Discontentedness may arise from faintheartedness. We may be confronted with struggles larger than we have ever imagined, or lasting so long, we grow weary and lose courage. Our eyes begin to wander and look elsewhere. St Benedict is quite strict with monastics who travel from the monastery. If their journey is short, they are not even to eat outside the monastery. But if their journey is long, they are to observe the hours of prayer where they are. And when these journeying brothers return,

they should, on the very day of their return, lie face down on the floor of the oratory at the conclusion of each of the customary hours of the Work of God They ask the prayers of all for their faults, in case they have been caught off guard on the way by seeing some evil thing or hearing some idle talk. (The Rule of St Benedict 67.3-4)

To this faintheartedness, St Benedict does not offer coddling. He is pragmatic and realistic. At the outset he gently warns:

Do not be daunted immediately by fear and run away from the road the leads to salvation It is bound to be narrow at the outset. The Rule of St Benedict, Prologue 48

Fundamentally, however, both grumbling and faintheartedness are results of the failure to remember the goodness of God. Grumbling is that pride of heart that says implicitly, I deserve better than this. If God were good to me, or more good to me, I’d get thus and so. It is a failure to see that God is absolutely good and that all that we have are good and perfect gifts from above. The only remedy for grumbling is, I have been told, constant and unrelenting thanksgiving.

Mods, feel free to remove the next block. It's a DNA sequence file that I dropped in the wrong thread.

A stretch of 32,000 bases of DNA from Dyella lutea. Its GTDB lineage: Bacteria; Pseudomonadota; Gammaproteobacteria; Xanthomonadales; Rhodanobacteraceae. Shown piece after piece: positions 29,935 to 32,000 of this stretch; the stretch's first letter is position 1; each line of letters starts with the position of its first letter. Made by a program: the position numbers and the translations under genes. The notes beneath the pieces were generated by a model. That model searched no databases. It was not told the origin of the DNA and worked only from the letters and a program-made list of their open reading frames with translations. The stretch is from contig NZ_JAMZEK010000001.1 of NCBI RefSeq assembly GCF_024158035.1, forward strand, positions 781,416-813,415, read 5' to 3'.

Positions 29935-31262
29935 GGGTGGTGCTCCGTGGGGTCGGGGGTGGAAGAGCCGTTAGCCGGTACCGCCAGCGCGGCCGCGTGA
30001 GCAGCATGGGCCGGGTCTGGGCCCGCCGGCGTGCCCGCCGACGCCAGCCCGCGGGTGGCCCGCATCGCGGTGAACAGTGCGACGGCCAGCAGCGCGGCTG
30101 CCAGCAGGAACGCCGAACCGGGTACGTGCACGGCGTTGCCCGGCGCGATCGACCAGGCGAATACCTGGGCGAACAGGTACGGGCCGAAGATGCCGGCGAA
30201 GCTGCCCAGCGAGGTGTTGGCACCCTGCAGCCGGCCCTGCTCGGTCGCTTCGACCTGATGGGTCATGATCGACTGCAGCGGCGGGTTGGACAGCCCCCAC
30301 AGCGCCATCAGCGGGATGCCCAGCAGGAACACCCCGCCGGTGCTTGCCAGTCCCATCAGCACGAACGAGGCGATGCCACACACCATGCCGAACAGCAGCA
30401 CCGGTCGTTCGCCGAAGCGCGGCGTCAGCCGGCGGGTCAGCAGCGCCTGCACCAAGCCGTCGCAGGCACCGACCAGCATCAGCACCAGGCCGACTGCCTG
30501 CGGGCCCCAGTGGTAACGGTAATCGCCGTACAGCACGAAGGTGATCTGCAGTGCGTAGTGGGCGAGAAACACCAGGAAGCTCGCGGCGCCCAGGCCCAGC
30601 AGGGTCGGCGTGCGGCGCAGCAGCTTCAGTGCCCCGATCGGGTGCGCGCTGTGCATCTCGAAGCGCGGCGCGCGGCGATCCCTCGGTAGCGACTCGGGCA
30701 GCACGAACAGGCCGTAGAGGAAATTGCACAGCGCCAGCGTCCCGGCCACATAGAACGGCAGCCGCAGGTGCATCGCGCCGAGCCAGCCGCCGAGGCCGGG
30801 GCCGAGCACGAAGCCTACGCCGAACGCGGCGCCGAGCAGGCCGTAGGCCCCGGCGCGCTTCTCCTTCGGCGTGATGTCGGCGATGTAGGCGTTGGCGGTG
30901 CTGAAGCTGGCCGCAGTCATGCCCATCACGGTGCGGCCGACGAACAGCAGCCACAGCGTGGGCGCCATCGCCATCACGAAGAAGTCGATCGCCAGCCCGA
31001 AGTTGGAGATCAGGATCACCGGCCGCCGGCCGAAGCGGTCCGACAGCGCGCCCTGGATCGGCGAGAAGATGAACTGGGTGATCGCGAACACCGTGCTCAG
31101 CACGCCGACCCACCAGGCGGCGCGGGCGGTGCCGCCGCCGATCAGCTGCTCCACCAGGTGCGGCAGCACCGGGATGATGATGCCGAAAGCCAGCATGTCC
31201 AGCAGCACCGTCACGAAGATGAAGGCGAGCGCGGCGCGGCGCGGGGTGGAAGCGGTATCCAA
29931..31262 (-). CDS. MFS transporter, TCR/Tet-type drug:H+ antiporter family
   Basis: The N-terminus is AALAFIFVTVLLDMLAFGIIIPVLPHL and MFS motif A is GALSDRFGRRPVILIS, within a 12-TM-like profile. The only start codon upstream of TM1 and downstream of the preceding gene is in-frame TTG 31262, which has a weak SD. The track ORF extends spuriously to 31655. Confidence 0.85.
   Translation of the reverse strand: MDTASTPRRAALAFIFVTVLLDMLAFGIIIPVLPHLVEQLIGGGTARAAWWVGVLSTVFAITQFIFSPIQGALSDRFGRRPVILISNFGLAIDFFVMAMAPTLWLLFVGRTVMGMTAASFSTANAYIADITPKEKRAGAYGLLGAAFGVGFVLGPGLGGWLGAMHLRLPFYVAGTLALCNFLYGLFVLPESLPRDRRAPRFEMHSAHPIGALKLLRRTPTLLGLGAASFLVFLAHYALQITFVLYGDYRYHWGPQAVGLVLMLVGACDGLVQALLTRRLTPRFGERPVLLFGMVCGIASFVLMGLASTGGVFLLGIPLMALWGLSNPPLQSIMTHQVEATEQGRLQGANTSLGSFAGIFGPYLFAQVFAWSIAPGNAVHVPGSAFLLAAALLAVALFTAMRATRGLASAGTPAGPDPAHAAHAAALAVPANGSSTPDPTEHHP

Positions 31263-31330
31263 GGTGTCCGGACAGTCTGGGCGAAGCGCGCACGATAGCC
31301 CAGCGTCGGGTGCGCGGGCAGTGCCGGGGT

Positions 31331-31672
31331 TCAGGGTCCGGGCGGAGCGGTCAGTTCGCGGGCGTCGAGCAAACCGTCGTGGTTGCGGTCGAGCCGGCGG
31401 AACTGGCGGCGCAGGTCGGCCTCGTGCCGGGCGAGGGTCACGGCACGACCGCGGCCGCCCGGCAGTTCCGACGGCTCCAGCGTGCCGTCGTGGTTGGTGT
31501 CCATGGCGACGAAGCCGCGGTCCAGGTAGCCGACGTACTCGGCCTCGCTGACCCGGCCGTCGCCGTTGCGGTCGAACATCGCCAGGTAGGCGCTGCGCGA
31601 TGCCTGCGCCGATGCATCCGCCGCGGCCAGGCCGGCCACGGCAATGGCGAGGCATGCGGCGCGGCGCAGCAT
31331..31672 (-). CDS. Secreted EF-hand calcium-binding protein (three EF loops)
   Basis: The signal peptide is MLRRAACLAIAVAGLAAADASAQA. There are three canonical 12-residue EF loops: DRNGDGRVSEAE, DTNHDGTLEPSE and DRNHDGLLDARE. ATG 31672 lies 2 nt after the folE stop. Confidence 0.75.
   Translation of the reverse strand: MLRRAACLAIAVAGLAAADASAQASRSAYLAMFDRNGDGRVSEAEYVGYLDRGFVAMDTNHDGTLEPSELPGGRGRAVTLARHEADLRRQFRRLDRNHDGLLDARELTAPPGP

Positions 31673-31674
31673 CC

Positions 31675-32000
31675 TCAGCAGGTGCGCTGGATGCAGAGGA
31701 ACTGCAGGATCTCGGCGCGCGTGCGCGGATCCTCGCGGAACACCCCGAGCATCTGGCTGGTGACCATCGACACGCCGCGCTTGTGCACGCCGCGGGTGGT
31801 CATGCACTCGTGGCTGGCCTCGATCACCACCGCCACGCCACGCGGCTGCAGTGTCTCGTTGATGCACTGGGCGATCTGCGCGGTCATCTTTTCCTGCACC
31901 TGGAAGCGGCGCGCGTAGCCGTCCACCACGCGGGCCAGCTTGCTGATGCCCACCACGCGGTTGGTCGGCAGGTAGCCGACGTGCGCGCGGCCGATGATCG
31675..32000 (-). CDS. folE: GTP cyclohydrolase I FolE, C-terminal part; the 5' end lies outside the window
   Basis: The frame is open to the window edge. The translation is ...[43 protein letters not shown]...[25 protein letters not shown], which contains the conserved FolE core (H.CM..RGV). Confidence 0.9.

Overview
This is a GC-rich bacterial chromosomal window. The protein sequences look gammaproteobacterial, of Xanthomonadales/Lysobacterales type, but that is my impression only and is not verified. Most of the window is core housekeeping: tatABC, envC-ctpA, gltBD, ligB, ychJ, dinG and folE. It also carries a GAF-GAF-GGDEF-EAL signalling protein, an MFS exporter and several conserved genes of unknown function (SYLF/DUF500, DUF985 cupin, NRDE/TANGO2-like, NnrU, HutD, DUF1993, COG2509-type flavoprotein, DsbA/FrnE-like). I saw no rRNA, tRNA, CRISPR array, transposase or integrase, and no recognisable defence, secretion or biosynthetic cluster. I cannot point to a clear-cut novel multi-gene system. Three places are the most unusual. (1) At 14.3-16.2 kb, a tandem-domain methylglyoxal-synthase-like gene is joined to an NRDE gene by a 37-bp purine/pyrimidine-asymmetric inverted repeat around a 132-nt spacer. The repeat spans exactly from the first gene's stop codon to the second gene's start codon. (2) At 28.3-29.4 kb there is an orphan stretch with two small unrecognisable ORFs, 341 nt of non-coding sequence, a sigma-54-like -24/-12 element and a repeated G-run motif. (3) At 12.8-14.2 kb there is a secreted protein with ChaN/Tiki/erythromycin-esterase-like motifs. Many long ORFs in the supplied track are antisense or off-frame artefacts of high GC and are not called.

Faintheartedness is the failure to remember that God is good now, in this time of struggle. The fainthearted may affirm the goodness of God in the future, may believe that God will bring blessing, that things will get better. But the fainthearted fails to remember that God is always good, even and especially now in this moment of testing. It may well be that one remedy for faintheartedness is to see what is sometimes hard to see: that this struggle one is facing is not a surprise to God, it has not caught him flatfooted. He well knew it long before the world was made. And therefore that he has allowed it means and can only mean that his goodness is in it. This is not calling evil good. It is calling God, Lord. And if Lord, Christ is Victor, and in him we are more than victors.

It may seem impossible to remember that God is good and all that he allows us is for good. More than the seeming impossibility to remember, even more to actually cultivate this state of heart. In the face of these illnesses of the soul, grumbling and faintheartedness, St Benedict reminds us

We must, then, prepare our hearts and bodies for the battle of holy obedience to his instructions. What is not possible to us by nature, let us ask the Lord to supply by the help of his grace. The Rule of St Benedict, Prologue 40-41

*There is no need for my purposes to discern between critical understandings of the relation between the Rule of the Master and the Rule of St Benedict.